We'll also get all those who are in-studio tonight to participate in our weekly 3 Rounds Deep segment! Tonight, the topic will be a fairly easy one as we'll have to move fast with nine people possibly making picks. All you have to do to participate on tonight's 3 Rounds Deep segment is name the any NHL player you would hate to see your team play against but would love to have on your team! This should be a fun one as there are lots of guys that were loathed by every team they weren't on, but loved by teammates. This should be a fun topic to hammer through, so think of some names to go 3 Rounds Deep on tonight!

If you wanna be a part of 3 Rounds Deep tonight, give us a call during the segment at 204-269-8636 (269-UMFM) and we'll put you on the air! Same rules as always as we can't repeat picks made by others and neither can you, so it will get a little tougher as people start participating. We'll start it off, then open up the phone lines and hit Twitter for everyone else to participate. If you want to toss some names in electronically, the Twitter link is below where you can go 3 Rounds Deep!

Going 3 ROUNDS DEEP tonight: NHL players you hate to see your team against, but would love seeing on your team!

We'll also talk about the Stanley Cup Final tonight with the gents, and how the New York Rangers lived to play another day after a clump of snow jumped atop the leaderboard for the Rangers in the Conn Smythe Trophy sweepstakes.
Along with the Stanley Cup Final, we'll also discuss the Calder Cup Final between the Texas Stars and the St. John's IceCaps. If you missed last night's game - I didn't! - the Stars won 2-1 in overtime on a Travis Morin goal. The IceCaps looked like they had won after a Josh Lunden goal earlier in overtime, but the goal was disallowed after the officials had thought that Cristopher Nilstorp had covered the puck with his glove. Granted, Adam Lowry did poke the puck loose before Lunden fired it into the open net, but the end result is that the goal was disallowed, Morin scored minutes later, and the Stars lead 2-1 in the Calder Cup Final!

We're going to have fun tonight on the show, so please tune us in at 101.5 UMFM on your radio dial in the Winnipeg region or you can listen live between 5:30pm and 6:30pm CT on your web-enabled device at the UMFM webpage! We'll be available via phone at (204) 269-8636 (269-UMFM), so give us a call and play 3 Rounds Deep or share your thoughts on any of the topics we cover! You can tweet us anytime you like by hitting us up at @TeebzHBIC on the Twitter machine. You can also post some stuff to Facebook if you use the "Like" feature, and I always have crazy stuff posted there that doesn't make it to the blog or show. In short, there are lots of ways to get a hold of us! Give us a listen, and enjoy the show!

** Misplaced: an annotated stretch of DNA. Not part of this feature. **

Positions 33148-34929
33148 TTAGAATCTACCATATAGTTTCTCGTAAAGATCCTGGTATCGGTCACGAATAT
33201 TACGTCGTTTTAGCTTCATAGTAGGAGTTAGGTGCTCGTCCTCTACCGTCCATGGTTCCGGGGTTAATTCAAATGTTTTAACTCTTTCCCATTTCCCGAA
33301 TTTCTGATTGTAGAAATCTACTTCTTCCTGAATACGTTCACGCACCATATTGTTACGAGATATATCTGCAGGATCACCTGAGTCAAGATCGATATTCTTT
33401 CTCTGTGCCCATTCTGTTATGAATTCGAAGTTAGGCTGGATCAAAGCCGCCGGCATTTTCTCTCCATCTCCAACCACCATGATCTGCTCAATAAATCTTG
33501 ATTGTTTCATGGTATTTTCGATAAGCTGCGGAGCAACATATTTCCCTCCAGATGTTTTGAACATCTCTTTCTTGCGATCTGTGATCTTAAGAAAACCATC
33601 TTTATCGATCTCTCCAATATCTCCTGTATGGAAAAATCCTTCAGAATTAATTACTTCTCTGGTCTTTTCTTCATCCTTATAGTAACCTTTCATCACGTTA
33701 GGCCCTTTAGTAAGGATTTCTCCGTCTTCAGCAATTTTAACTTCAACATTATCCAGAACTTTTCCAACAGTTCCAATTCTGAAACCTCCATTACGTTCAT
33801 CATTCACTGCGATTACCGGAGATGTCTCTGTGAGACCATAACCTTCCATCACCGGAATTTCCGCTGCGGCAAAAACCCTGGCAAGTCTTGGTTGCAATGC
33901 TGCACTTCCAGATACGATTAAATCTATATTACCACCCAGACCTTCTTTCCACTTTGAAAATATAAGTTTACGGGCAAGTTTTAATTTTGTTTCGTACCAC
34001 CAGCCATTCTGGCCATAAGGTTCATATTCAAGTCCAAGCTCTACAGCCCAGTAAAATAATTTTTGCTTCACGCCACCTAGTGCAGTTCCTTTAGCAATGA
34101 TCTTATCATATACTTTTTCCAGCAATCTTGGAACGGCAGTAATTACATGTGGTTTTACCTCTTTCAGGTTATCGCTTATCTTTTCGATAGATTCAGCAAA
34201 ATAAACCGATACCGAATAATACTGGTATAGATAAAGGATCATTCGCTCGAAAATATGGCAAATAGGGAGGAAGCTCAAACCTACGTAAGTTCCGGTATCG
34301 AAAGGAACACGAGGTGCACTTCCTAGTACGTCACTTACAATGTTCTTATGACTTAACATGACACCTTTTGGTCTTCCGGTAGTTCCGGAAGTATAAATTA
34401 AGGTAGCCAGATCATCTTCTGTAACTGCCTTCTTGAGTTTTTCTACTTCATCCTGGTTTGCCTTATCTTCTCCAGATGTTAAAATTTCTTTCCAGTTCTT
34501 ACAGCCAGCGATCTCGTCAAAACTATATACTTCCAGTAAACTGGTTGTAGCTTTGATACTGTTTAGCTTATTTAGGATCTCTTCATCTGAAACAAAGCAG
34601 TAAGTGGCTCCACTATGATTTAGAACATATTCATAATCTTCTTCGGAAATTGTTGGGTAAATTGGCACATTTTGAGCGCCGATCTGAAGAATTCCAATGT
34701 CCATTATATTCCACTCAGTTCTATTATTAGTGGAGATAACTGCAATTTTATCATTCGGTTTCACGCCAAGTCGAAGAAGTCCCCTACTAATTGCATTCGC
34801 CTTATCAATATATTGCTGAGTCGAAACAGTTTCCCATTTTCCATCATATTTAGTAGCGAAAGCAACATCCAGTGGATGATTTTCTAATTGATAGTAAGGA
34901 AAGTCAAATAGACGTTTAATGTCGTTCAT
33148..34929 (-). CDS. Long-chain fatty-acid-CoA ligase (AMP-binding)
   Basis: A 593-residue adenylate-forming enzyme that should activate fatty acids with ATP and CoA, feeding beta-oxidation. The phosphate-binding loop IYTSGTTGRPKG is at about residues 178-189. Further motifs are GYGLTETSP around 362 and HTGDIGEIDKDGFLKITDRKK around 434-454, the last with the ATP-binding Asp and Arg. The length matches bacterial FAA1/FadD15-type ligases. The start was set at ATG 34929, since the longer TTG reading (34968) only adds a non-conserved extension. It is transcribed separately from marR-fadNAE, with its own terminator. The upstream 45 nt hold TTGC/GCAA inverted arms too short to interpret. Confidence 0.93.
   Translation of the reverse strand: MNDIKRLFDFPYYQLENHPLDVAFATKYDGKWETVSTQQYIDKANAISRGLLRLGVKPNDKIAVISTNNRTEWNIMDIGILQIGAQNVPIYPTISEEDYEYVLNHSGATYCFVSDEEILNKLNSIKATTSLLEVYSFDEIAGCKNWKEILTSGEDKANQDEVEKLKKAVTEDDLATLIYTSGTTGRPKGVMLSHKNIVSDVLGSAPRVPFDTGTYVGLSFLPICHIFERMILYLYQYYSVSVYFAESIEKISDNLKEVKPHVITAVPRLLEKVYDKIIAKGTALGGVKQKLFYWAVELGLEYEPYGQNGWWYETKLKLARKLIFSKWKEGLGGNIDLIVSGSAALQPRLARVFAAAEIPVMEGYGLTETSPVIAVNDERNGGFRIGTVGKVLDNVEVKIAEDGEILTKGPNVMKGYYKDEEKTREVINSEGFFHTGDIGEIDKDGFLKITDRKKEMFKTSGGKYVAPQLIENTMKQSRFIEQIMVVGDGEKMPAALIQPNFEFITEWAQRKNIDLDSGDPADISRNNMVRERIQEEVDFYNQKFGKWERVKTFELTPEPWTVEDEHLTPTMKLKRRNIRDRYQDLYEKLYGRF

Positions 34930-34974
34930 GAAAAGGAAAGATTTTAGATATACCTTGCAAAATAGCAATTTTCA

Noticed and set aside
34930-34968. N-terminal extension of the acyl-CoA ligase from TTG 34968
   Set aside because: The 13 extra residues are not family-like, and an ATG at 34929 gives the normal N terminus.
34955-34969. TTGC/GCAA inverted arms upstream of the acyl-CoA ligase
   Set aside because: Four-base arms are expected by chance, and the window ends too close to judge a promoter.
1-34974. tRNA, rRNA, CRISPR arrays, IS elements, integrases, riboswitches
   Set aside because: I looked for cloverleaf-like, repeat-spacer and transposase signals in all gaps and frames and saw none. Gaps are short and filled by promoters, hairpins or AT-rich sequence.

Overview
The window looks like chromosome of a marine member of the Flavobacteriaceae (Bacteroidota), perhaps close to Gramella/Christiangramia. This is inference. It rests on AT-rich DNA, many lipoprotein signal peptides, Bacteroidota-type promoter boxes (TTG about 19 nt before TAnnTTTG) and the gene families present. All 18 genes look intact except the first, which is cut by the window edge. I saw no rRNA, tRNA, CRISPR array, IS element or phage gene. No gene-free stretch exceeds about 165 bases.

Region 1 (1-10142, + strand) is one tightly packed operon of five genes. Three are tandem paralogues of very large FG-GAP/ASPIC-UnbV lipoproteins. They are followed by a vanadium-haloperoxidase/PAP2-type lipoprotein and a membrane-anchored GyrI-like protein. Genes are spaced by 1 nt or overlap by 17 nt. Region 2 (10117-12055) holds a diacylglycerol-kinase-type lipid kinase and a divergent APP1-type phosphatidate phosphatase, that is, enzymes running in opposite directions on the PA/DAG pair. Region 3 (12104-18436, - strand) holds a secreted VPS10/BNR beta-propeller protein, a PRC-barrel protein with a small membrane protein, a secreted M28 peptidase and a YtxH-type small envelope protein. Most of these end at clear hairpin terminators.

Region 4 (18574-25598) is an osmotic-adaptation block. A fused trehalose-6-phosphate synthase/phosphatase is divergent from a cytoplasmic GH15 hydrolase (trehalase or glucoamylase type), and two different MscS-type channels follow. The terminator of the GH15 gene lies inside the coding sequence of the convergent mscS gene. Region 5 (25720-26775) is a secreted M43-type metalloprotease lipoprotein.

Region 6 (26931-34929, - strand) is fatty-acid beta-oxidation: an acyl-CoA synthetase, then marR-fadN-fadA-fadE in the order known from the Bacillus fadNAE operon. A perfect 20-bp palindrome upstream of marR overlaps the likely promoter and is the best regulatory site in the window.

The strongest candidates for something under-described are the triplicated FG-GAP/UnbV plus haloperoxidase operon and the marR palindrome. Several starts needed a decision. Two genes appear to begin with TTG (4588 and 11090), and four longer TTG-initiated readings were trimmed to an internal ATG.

PODCAST: JUNE 12, 2014: Episode 92

Until next time, keep your sticks on the ice!

Wednesday, 11 June 2014

She Can Play

Charline Labonté is a phenomenal hockey player. She is a three-time Olympic gold medalist for Canada, and has won numerous accolades in the CIS, international tournaments, and various Canadian tournaments that she's played in. In other words, she can play. One thing that she's never spoken about in great detail is her personal life, and I completely respect that. While she may be in the Canadian public's eye, her personal life should be her own. So it's with great admiration and respect that I read Miss Labonté's article on Outsports.

I'm still not sure why there is such prejudice thrown on a person's sexuality when it comes to sports. I know there is a stigma that comes with being gay, but it seems ridiculous to carry on with that stigma in this day and age. After all, my gay friends aren't GAY friends. They're just my friends.

In saying this, Miss Labonté's "announcement" today didn't raise my eyebrows. Instead, I am happy for Charline. She shouldn't be viewed as different because she prefers the company of women. She should be celebrated by all Canadians for her efforts in winning gold medals for her country and bringing people of all walks of life together across this nation. Again, her personal life is her own.

If you'd like to judge Miss Labonté for who she is, that's your loss. I still think she's an outstanding individual and one helluva goaltender. Whether she's gay, straight, white, black, woman, or man, her contributions on the international stage are in no way diminished because she's in love with a woman. In fact, her article seems to say that she felt more comfortable being herself and having her partner with her in Sochi, so Canadians should actually be thankful she didn't have that added stress on her shoulders.